And here we are. This probably isn’t the time, but I wanted to get some ideas down about how we move from here. Ideas to sleep on sort of thing.

Before I dive into a list — big love, kudos, and support to everyone that has been trying to deal with this situation with dignity.

So here are some quick bullet points of things that may need addressing. They might warrant their own discussions, or not.

  1. Ideas about communication and Ianguage we use surrounding originating bnUSD:
  • Moving away from borrowing and loan; potentially to minting and the responsibility of minters to maintain the peg of the asset created.
  1. Do we keep the lock at 67% LTV?(assuming BIP 20 passes)

  2. How soon do we start to tighten the peg, do we wait for elastic or asymmetrical options?

  3. Seeing the burden of maintaining the peg, and maybe a need to entice minting of bnUSD, do we lower origination fees to 5%, 2.5%?

  4. Increase minting rewards? Or maybe revisit what we are rewarding ~ ideas?

  5. Increase sICX/bnUSD LP rewards? Is an increase in liquidity, assuming more rewards can attract the capital, helpful?

  6. Solution to the hard edge of the peg, does this need addressing

  7. Stability fund, is it an imminent possibility?

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  1. Keeping Liquidation LTV at 85%

From Sir Ken M

I hope the increase in liquidation levels is only temporary sirs. A small margin of a 15% wiggle room is definitely not enough if liquidator bots aren’t triggered quickly enough when the markets decide to go for a freefall like we did back in March 2020 sirs. This puts a huge risk for BalanceDAO of becoming insolvent if it doesn’t have enough funds to cover the bad loans sirs. What’s the end result? Well the end result of BalancedDAO not being able to cover the bad loans is that your bnUSD would be worthless along with BALN sirs. This high-risk approach is how other DEXes collapsed to zero in the past and I truly hope we learned from other DEXes mistakes sirs.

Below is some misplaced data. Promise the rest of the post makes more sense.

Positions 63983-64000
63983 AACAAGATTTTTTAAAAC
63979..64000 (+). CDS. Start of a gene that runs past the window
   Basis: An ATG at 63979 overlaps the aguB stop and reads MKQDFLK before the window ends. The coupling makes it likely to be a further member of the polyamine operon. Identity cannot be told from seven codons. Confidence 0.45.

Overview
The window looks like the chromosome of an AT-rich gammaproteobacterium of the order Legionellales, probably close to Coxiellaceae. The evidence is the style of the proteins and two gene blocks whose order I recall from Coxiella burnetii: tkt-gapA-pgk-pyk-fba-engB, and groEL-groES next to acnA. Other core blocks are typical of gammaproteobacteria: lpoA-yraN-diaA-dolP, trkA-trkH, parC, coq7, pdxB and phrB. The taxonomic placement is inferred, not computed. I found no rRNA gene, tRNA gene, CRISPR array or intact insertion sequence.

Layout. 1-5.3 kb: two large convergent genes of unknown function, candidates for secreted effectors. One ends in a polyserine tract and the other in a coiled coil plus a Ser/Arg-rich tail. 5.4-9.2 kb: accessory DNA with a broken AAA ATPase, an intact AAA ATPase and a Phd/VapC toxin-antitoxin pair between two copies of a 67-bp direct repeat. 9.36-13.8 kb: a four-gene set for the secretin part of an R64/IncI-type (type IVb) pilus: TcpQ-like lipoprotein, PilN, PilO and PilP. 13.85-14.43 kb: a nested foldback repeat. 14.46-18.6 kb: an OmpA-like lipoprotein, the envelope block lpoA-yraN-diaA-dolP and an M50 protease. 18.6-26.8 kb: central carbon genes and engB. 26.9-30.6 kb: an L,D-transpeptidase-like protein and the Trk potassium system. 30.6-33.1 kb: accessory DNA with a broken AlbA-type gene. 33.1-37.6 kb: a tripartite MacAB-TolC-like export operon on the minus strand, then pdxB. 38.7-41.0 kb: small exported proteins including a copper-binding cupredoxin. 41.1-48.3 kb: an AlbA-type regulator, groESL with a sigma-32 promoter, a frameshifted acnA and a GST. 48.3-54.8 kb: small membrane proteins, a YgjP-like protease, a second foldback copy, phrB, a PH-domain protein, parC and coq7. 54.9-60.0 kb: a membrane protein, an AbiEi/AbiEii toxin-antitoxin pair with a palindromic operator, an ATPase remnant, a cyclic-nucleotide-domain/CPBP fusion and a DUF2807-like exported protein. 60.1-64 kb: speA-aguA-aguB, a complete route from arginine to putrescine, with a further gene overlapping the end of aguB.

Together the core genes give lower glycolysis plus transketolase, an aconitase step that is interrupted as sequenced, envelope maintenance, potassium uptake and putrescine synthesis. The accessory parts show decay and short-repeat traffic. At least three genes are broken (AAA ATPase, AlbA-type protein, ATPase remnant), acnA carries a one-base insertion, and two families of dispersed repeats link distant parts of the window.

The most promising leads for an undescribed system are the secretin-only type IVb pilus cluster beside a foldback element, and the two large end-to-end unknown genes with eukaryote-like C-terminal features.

We are literally playing with fire at the moment @benny_options

Exactly the time to be asking these kind of questions if you ask me. I think we can all agree on the following statement:

Both the current liquidation mechanism, and the way to keep the bnUSD peg are liabilities to the stability of bnUSD.

I think last week’s events were necesary to see this clearly. Going forward we need:

  1. Safeguard the integrity of bnUSD
  2. Protect the position of the backers of bnUSD
  3. Safeguard bnUSD is an acceptable stablecoin.

The ordering of this list isn’t accidental :wink:

But in my opinion we need to take the following steps in order:

  1. Find a liquidation mechanism that protects the platform, and derisks the collateral as much as possible.
    1a. Raise liquidation treshold to a safe level @arch, @Ken_M do you guys have any input what level can be considered safe?
    1b. move to partial liquidation, to lower the footprint of liquidations as much as possible
  2. Revisit the rebalancing mechanism. Especially protect it from feedback loops
    2a. I think @arch hit the nail in the head here with time maximised rebalancing. For this takes pressure away from the collateral pool, and gives arbitrage time to do its job.
    2b. An asymmetric peg should help a ton as well. Since we have experienced that the peg breaking down is annoying for borrowers, the peg breaking up is lethal.
  3. With proper mechanics in place we can work on tighthening the peg again. With both steps from 2. in place, even 0% tolerance should be doable imo.

I hope this makes sense. As allways, i am very curious what you guys think of this.